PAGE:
Big Basin In winter the park's attendance drops and the waterfalls are at their peak. Do check road conditions for Highway 236 before you head out after a big storm.
San Pedro Valley Park A dramatic waterfall and hillsides of manzanita make this park my favorite for winter hikes.
Uvas Canyon Nice falls and solitude. Hummingbirds are commonly spotted feeding from a spectacular flowering currant shrub on Alec Canyon Trail.

Wildflowers are always the big draw in spring, and grassland parks are the most reliable destination when you're searching for seasonal blooms. This is a good time to visit east bay parks that are uncomfortably hot in summer.
Morgan Territory Plenty of flowers in the grassland and woods.
Los Vaqueros Adjacent to Morgan Territory, the watershed features miles of rolling grassland hills. The park is hot and very windy in summer.
Sunol Cattle munch some flowers, but they leave plenty for hikers. Soft spring days temper some steep hills.
Briones A reliable destination for flowers, particularly along Old Briones Road.
Pleasanton Ridge At the highest peaks of this park steep hillsides are peppered with blooms.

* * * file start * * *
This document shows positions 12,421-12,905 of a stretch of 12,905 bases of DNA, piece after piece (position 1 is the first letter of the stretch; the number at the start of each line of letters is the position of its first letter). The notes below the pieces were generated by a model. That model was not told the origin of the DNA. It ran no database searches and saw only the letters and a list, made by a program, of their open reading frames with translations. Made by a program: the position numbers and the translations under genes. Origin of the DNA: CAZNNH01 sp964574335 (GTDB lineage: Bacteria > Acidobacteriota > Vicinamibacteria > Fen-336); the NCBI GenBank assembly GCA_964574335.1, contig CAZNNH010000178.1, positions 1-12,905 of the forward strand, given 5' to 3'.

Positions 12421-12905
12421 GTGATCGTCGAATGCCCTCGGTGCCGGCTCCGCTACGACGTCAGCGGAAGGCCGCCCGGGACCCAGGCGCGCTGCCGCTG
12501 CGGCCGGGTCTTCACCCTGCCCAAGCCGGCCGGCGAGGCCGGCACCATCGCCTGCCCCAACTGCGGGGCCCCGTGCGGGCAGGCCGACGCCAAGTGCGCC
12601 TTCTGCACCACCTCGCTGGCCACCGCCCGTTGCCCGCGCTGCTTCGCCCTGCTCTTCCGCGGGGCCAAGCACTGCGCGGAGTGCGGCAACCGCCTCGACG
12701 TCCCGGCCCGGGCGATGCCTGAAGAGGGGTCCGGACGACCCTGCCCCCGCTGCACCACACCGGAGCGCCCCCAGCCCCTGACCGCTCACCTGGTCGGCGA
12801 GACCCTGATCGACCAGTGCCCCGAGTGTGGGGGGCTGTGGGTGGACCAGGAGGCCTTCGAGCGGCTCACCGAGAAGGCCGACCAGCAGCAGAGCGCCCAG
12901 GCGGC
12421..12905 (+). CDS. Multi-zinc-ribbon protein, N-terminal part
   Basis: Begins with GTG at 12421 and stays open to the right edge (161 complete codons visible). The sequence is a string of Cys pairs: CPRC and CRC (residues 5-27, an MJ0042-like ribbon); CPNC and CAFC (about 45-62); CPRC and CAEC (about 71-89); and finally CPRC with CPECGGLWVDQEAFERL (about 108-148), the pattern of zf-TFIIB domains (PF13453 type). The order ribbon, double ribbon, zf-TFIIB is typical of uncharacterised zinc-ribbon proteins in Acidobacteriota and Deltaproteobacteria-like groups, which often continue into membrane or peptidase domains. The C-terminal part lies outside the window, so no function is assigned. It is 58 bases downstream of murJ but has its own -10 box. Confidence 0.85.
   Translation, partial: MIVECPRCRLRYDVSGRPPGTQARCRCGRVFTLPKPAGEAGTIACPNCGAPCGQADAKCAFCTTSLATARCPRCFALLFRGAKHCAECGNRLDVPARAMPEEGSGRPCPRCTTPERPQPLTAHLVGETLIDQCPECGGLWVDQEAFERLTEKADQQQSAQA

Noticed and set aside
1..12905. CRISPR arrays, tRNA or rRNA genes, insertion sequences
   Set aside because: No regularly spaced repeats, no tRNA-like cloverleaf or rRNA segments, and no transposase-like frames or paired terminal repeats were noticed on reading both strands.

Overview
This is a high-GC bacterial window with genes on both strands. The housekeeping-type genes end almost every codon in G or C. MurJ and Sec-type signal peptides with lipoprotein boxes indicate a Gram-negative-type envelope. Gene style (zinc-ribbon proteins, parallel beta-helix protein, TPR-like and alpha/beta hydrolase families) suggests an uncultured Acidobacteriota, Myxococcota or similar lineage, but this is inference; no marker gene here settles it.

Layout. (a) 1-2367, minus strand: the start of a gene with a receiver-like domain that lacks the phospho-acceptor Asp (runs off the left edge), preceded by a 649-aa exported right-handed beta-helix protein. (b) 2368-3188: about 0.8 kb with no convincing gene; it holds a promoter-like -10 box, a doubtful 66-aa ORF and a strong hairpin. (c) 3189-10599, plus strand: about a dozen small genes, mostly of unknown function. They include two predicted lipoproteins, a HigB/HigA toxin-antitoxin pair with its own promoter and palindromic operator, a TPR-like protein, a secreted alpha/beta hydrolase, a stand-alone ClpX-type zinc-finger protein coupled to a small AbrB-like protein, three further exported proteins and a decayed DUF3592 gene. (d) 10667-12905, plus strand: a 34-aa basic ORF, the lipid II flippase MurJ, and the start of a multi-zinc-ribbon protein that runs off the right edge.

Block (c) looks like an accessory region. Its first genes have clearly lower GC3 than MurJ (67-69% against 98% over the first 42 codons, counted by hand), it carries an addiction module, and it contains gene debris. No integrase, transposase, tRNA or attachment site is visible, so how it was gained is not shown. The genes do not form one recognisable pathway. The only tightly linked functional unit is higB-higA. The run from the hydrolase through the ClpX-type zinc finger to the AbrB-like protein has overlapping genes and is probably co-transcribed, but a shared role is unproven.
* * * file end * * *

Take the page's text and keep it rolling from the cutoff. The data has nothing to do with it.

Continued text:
Mission Peak Cows make a mess of the trails in winter, and summer is very hot, but pick a gentle spring day and enjoy great views and whatever flowers escape the bovines.
Black Diamond Mines In addition to grassland flowers, be sure to seek out bush poppy in the chaparral of Ridge Trail.
Russian Ridge Reliable carpets of flowers along the grassy ridge.
San Bruno Somewhat of a surprise. Year after year, Summit Loop Trail features a variety of flowers throughout terrain that is mostly chaparral.
Monte Bello Nice carpets of owl clover and other common flowers all the way up to the top of Black Mountain.
Edgewood One of the best parks for spring flowers. Serpentine soil fosters some unusual blooms, and you'll also see everyday flowers in the woods and grassland.
Ring Mountain Visit in May for a chance to see blooming Tiburon mariposa lilies, which exist nowhere else on earth.
Santa Teresa Within shouting distance from urban San Jose, Santa Teresa's native wildflowers thrive in serpentine soil.
Mount Burdell Huge old buckeye trees bloom in concert with plenty of wildflowers.
Point Reyes/Abbotts Lagoon While the masses are wildflower hunting at nearby Chimney Rock, you can bask in solitude at Abbotts Lagoon, where there are many annual plants as well as a thicket of salmonberry.